Cheryl Patrice Derricotte, is the Chief Information Officer for 30 Minute Manager, LLC, an indie publishing company she founded in 2011. Her new book: Being the Grown-Up, a guide to managing a loved one’s terminal illness and death will be published this winter. Stay in touch with Cheryl at

Image by Flickr’s Jimmiehomeschoolmom

26 | December, 2012

December, 2012 | 27

Gifts and Gifting: ‘Tis the Season By Annmarie Lockhart Editor’s Note: Written for writing coaches, this article also works for other creative service professionals. *** Yes, it’s that time of year again. In this day and age when anything imagined can be purchased and consumed, it’s a challenge to find a way to give without getting caught up in the game. “It’s the thought that counts” has taken on new meaning as people regift, upgift, downgift, trade gift, and ungift. (Maybe person A was on the gift last year, but

28 | December, 2012

times change and person B has taken that spot this year). Lucky for you, you’re a creative professional. This means you have different options.

It’s a good idea to have on hand a supply of nicely designed bookmarks with creatively inspirational messages on them. For starters, your gifts have meaning. Whether it’s the gift of your time in the form of a free session or the gift of a client publication you were instrumental in

Continued on pg. 30

securing, your gifts have value. Matching the right gift to the right recipient is where the challenge lies. Long-term clients do appreciate a free session, workshop, or coaching hour. This gift has even more meaning if you can time it around either a specific project you’re assisting with or the beginning of a new project you’ve yet to tackle. If you don’t want to be limiting you can award a session of the client’s choosing within the parameters of time, length, and structure you determine appropriate.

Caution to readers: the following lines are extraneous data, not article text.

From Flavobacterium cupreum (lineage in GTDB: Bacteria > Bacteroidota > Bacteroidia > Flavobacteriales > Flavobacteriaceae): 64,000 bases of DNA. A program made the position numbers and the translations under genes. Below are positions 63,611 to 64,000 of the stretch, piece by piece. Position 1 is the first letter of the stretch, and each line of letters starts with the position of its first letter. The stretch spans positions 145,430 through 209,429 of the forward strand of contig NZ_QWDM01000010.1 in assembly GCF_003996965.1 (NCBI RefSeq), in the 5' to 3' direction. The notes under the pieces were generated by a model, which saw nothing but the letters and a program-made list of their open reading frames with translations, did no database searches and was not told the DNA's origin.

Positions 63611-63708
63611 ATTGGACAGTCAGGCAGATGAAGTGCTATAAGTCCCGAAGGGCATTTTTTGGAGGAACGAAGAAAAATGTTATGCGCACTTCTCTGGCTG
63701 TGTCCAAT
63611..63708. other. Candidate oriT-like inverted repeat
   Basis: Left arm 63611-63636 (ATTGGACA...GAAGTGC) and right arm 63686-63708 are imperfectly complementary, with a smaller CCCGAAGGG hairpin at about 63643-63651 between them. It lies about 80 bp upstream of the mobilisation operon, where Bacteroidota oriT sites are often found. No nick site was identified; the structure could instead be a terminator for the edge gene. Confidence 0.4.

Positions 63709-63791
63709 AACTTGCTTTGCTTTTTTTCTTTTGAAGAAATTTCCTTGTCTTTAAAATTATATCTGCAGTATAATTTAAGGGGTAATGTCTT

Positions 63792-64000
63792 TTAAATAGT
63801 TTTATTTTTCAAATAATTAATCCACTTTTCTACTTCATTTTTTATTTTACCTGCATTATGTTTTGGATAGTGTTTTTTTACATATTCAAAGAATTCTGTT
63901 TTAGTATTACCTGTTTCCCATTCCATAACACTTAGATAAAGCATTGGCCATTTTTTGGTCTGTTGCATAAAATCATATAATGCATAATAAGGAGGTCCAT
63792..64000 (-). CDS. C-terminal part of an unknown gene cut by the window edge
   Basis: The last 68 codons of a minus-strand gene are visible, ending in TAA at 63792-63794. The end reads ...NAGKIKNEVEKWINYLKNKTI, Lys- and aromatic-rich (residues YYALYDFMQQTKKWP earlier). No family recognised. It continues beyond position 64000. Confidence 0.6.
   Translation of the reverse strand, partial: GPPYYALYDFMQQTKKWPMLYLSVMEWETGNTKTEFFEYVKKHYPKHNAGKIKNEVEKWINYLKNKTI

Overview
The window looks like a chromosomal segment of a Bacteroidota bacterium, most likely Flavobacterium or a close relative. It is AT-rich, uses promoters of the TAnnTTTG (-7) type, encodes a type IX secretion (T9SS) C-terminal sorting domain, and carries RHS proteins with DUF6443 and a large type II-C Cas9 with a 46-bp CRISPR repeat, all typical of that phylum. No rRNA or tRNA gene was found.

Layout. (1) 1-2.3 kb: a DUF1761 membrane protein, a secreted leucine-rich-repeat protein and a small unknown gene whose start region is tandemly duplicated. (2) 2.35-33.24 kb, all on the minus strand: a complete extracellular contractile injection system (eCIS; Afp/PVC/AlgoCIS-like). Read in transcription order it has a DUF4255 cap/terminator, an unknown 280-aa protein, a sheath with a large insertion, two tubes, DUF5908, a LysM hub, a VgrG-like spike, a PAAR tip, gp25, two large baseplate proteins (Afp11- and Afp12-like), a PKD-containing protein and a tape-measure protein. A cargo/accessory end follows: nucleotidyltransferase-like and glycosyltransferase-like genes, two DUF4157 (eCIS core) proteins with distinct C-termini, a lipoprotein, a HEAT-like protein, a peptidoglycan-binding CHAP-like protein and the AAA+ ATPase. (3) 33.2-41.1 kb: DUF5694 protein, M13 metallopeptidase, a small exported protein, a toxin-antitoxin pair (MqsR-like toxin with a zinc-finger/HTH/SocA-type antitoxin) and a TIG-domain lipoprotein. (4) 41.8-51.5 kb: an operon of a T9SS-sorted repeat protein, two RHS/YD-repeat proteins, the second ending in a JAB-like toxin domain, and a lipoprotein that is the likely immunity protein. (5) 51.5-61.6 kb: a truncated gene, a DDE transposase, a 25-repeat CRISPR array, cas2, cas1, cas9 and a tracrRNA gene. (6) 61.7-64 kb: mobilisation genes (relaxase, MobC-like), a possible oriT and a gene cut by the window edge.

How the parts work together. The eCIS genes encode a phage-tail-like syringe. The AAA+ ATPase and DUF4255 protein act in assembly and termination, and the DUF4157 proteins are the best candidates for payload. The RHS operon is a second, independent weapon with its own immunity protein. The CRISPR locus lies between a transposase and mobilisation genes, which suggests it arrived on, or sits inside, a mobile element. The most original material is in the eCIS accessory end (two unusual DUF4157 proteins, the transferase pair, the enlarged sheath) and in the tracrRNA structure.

are a writer too. How about remembering that by producing gifts that highlight your creativity? Print up a short story or a poem of yours on high-quality card stock, personalize it if you’d like, and distribute. Your credentials are bolstered by your own publishing successes. Remember that Charles Dickens wrote Christmas stories (A Christmas Carol included) as a way to support himself while he was writing his novels. The tradition of gifting one’s own creative writing is rich and deep.

Matching the right gift to the right recipient is where the challenge lies. Newer clients might also like this particular gift idea, particularly if they’re a bit unsure about how to gain the most from your services. Select an option that might best highlight your value and give accordingly. Or offer a more generic “free class when you sign up for six” type of discount if you feel that might be better appreciated. Another option is to give other clients’ finished products as gifts. For example, new client, Susie Smith, is working with you to help her short stories sparkle and find published homes. Your long-term client, Mary Jones, just published her 15th book of short stories, work that you guided through the writing, editing, querying, and publication process. You can give Susie Smith a copy of Mary Jones’ book and give her something concrete to hold on to as the two of you concentrate on her goal. You can probably get copies of Mary Jones’ book at a bit of a discount too, which is always a good thing. Your work as a creativity coach gives you an opportunity to help writers hone their skills, but it’s easy to forget that you

30 | December, 2012

It’s a good idea to have on hand a supply of nicely designed bookmarks with creatively inspirational messages on them. Use these as gifts and giveaways, pairing a particular message with an intended recipient based on the work you are doing (or would like to be doing) with that writer. Not only does this show you understand the person receiving the gift, it also reiterates a key message you are teaching along the way. Bookmarks and postcards can also be festive handouts that promote your Continued on pg. 32